As you add leaves make most of them follow the line of the letters, some can go off at angles or curve more than the line of the letter. Leave some spaces where it is just the letter though.

Where you have multiples of one letter, they don’t have to be the same. it can be hard to directly copy one you have already drawn and if they are different it will just make it more interesting to colour.

Once you have added leaves to all your letters it’s time to ink it, using the fine liner pens I did some of the smaller internal details with the 0.05 nib, all the other lines are with the 0.1 nib. Wait a moment for the ink to totally dry then erase all the pencil lines and sit back to admire your handy work.

Show me what your name page looks like, over on facebook, @ScarletLeonard on twitter or in the comments below.

Colouring with Promarkers – Flat Colour

wpid-wp-1430228815296.jpegBefore we look at blending it’s best to look at flat colour.

Promarkers are a great pen for flat colour because you can layer the colour to give slightly darker tones. This allows you to go back to areas you do want darker if you feel extra depth is needed without the complication of blending. Of course flat colour is easily achievable with any pen.

Onto Colouring

When you colour with promarkers you have to remember that if you do go over the same area twice you will have lines of darker colour. This doesn’t happen though while the ink is still wet so because of this we break down the image to minimise getting unwanted lines. Look at the different sections in this tutorial image we have two blades of grass, the stem, the leaf, the centre of the flower four petals at the front and four petals at the back. Each of these will be coloured separately.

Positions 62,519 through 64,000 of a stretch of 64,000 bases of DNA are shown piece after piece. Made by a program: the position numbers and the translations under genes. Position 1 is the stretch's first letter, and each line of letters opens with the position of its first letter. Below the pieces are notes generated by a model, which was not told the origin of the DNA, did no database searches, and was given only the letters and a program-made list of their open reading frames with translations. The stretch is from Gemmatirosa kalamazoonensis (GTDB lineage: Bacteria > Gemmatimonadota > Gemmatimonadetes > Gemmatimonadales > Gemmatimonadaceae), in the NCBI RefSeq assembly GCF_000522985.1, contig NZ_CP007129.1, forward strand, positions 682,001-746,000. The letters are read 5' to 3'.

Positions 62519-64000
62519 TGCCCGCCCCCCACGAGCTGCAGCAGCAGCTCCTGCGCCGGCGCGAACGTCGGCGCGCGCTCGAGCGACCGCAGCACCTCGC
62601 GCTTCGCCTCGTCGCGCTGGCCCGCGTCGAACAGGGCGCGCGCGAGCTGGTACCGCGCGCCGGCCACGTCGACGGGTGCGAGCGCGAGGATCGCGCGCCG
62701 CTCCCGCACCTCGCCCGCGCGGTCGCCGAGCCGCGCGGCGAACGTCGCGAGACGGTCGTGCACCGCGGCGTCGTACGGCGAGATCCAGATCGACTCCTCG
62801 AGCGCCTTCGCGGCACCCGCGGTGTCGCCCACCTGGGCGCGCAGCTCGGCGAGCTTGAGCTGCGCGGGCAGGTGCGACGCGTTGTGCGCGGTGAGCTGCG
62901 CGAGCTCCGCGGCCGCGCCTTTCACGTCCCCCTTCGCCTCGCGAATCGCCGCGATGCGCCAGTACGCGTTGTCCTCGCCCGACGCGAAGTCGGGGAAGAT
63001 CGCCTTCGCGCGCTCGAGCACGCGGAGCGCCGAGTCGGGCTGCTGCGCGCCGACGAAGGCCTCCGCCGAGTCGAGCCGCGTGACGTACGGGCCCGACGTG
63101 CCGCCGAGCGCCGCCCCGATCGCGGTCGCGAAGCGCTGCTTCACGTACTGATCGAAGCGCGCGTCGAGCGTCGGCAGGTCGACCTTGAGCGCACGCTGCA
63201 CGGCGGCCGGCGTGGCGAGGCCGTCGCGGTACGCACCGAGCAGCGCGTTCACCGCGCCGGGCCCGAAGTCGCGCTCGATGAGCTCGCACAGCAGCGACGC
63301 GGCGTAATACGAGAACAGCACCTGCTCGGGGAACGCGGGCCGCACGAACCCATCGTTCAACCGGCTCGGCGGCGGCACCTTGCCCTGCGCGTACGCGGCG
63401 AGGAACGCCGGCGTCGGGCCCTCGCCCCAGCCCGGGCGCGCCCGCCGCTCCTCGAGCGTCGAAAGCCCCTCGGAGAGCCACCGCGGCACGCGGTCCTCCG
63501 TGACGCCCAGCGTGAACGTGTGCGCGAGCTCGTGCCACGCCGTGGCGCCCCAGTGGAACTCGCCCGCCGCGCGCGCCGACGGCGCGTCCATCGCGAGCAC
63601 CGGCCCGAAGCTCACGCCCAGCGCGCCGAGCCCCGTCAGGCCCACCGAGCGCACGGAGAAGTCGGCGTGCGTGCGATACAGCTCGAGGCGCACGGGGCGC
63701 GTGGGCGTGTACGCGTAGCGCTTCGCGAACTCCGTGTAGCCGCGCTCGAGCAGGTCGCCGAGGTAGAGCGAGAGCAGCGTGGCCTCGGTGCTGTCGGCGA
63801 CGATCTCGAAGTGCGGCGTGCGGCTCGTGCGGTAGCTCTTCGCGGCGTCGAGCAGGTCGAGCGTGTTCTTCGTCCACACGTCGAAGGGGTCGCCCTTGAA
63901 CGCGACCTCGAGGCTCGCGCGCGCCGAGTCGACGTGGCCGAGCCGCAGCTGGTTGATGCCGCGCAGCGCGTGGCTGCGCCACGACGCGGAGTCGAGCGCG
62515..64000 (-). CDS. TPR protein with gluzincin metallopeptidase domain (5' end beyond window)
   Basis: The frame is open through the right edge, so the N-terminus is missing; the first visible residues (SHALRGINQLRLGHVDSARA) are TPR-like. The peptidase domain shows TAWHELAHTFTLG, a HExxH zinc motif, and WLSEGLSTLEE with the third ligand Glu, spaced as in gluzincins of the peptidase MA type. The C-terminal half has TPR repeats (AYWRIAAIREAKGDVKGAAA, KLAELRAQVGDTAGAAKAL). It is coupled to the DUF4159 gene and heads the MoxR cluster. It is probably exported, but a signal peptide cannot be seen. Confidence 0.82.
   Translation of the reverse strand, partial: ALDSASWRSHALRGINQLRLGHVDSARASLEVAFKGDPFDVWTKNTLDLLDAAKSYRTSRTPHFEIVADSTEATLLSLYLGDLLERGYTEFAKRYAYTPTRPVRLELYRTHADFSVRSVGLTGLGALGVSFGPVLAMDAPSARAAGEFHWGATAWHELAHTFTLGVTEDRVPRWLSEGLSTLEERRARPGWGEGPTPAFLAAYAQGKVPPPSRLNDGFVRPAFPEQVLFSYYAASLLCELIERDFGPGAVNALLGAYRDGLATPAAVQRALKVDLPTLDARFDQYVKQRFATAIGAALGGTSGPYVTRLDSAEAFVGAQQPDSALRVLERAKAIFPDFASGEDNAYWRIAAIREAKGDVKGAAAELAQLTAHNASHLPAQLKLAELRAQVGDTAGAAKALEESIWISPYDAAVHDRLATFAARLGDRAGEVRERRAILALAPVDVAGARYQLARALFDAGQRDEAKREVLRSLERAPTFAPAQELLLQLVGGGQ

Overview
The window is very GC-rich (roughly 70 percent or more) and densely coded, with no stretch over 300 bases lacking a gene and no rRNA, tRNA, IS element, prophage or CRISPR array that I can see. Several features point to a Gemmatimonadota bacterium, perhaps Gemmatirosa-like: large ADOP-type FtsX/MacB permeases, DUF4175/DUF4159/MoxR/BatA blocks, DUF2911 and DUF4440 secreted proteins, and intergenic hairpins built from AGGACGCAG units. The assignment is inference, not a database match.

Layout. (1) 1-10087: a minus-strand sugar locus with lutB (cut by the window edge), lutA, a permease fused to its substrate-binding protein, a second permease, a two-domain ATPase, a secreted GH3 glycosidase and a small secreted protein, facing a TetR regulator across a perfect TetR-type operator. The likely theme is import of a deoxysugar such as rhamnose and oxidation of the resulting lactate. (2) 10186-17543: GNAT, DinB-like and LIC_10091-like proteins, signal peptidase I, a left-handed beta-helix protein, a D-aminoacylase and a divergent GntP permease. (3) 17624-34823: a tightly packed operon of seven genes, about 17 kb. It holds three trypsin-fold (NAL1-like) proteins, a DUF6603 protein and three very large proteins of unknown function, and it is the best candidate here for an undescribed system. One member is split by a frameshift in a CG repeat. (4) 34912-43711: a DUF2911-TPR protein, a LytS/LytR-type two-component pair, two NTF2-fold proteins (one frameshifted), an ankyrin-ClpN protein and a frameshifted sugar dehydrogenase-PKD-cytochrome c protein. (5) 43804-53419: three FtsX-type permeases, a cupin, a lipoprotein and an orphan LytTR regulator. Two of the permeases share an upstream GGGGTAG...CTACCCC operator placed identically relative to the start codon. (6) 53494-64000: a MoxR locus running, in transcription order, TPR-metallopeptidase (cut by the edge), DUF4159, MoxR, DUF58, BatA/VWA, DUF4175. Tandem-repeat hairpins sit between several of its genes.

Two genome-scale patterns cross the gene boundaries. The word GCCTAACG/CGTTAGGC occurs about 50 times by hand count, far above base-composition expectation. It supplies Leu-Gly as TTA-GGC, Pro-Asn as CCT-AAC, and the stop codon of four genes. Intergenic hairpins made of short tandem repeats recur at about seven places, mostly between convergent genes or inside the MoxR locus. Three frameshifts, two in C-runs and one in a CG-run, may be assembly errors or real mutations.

I will be using four colours;

wpid-wp-1430228824544.jpegWhen colouring follow the line of the drawing, this way your strokes follow the natural line of the section you are colouring, you will get the most coverage in a single stroke and the paper won’t get as wet which will minimise any bleeding. To fill in larger areas circular colouring motions will minimise colour overlay with promarkers. Also by following the shape of the section if you do experience any colour overlay it will be in the right direction and not look out of place. (something you can use to your advantage in certain colourings.)

To begin with I will start with using the leaf green a couple of downward strokes starting from the tip of the blades of grass is enough to fill this small area.

With grass a single stroke going down the stem, then work around the edges and the line down the centre of the leaf, this then leaves a couple of small gaps which because of the size of this image are able to be filled with quick strokes. If they had been larger I would have used a circular motion.

Using sunflower colouring in a circle is the best way to fill the centre of the flower. As it is round this goes around the edge and fills the centre, if there are any gaps just dot the pen into them.

With the purple do each petal individually, working in the same way as you did the leaf. (The outer edges, up the centre, fill the gaps.) I start with the front most petals before working on the petals at the back.

wpid-wp-1430228859626.jpegOnce you have filled all the petals you could leave it there, though for extra depth once the ink has dried you can go back to areas that would be in shadow and re-colour them.